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HD-DVD, Blu-ray AACS Copy Protection Broken

In the run-up to the launch of the next-gen DVD formats HD-DVD and Blu-ray, a great deal was made of the new formats and the manner in which each would attempt to limit the ability of hackers to break copy-protection and rip the data.

Hollywood studios have been in a tizzy since CSS-copy protection on regular DVDs was broken, and cited a pressing need to prevent pirates from jacking movies in full 1080p resolution. HD-DVD and Blu-ray make use of two methods of controlling the data, the HDCP "protected-pathway" of hardware authentication, and AACS signal encryption. Advanced Access Content System. The technology is used to protect high-definition DVDs in both the Blu-ray and HD DVD formats. The system was created by a coalition of technology and entertainment companies, including The Walt Disney Co., Microsoft Corp., Intel Corp. and Panasonic.

On Thursday a consortium of movie studios and technology companies backing the encryption system for high-definition DVDs on Thursday confirmed that hackers have stolen "title keys" and used them to decrypt high-definition DVDs through flaws in DVD player software. A report published in The New York Times identified the DVD player software as WinDVD. The software is distributed by InterVideo Inc., which was acquired last month by Canada-based Corel Corp.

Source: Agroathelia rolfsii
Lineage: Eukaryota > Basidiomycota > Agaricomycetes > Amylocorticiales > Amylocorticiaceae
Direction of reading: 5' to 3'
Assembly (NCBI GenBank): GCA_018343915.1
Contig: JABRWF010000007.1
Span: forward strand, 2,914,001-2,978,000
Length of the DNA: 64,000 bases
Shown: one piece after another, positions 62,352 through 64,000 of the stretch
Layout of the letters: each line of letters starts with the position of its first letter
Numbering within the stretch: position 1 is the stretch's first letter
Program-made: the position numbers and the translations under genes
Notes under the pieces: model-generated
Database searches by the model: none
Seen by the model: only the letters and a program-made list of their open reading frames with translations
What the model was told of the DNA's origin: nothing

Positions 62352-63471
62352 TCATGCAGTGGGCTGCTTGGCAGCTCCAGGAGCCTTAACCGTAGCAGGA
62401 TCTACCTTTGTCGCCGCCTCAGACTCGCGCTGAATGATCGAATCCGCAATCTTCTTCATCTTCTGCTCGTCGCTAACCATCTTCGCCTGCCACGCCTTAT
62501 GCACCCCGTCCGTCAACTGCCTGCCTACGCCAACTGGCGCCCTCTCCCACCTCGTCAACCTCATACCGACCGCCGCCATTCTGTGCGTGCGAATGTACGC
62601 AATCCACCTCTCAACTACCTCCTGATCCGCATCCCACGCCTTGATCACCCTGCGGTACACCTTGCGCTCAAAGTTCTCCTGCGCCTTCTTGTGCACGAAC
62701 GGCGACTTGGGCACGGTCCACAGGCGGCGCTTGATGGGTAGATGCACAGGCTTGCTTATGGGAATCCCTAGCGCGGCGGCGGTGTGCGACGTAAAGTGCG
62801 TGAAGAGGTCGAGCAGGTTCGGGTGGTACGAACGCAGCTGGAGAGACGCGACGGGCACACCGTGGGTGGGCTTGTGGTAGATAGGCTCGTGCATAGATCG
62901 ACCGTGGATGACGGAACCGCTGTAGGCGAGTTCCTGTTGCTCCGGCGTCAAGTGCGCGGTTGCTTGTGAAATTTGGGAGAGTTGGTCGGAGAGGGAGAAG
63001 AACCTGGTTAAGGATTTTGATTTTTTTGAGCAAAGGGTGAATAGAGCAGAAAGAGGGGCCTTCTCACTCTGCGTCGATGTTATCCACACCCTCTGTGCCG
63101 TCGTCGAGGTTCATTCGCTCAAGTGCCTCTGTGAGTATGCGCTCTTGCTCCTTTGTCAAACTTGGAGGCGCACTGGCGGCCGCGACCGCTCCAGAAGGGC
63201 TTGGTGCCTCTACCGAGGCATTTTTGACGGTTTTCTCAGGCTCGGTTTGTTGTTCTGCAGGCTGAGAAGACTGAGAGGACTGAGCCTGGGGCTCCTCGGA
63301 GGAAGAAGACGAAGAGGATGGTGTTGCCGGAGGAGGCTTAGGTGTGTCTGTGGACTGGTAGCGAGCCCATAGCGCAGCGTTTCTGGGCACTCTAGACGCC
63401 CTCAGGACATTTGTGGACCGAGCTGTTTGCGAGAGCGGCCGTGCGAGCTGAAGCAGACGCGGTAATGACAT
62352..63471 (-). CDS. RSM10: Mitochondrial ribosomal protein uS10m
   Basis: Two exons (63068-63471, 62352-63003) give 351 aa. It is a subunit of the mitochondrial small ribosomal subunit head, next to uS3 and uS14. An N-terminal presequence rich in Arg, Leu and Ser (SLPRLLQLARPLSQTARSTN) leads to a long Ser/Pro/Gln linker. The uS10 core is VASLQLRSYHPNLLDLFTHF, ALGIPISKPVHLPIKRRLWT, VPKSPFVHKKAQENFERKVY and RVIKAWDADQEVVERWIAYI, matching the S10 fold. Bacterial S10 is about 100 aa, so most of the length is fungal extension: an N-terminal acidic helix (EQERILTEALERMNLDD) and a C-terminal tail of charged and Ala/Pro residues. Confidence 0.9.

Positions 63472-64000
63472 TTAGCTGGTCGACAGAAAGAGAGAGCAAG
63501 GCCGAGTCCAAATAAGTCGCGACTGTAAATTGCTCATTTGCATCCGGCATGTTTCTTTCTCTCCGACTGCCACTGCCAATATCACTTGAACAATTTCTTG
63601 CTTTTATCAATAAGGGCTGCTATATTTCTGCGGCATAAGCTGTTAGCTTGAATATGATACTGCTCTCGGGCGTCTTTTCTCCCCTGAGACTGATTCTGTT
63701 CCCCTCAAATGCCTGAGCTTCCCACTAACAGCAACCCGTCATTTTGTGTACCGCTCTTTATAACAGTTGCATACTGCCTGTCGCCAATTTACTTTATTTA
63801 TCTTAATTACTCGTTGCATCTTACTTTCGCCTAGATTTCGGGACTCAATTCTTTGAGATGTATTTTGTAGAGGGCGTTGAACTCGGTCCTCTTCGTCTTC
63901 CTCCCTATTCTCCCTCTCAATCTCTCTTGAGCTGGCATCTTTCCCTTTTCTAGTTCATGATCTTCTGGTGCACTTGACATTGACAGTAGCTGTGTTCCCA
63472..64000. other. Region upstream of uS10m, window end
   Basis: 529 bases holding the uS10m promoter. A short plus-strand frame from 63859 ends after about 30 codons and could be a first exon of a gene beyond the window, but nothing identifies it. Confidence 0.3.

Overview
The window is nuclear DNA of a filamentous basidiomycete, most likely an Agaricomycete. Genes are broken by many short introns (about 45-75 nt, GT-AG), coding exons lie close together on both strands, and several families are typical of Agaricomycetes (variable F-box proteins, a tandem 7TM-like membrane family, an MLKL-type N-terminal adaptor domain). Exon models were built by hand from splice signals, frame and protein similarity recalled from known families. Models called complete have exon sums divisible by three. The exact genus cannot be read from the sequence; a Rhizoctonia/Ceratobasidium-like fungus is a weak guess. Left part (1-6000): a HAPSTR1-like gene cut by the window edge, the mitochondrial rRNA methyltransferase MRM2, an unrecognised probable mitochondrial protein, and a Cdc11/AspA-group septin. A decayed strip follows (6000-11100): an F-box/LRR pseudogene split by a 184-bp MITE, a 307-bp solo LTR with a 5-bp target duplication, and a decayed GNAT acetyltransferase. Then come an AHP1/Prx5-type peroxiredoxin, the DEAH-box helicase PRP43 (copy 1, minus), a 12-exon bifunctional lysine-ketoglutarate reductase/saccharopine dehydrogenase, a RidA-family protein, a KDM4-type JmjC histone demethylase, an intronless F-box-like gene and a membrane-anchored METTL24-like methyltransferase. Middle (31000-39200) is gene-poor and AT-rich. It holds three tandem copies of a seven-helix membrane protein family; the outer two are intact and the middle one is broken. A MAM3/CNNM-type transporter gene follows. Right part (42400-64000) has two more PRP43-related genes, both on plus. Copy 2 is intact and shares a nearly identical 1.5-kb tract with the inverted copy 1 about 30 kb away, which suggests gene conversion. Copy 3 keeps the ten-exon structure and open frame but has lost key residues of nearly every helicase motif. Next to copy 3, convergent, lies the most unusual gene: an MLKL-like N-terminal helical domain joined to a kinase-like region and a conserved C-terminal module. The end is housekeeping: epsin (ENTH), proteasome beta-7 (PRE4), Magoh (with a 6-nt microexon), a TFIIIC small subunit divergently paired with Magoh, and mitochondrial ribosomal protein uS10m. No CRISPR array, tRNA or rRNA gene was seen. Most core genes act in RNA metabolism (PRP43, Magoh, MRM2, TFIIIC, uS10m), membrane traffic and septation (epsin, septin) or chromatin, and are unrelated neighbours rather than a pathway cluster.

The confirmation of the attack comes about a month after a hacker called Muslix64 described in an online posting how he defeated the encryption system by using DVD player software. Related Posts Plugin for WordPress, Blogger...


Anonymous said...

If Man can make it, Man can break it

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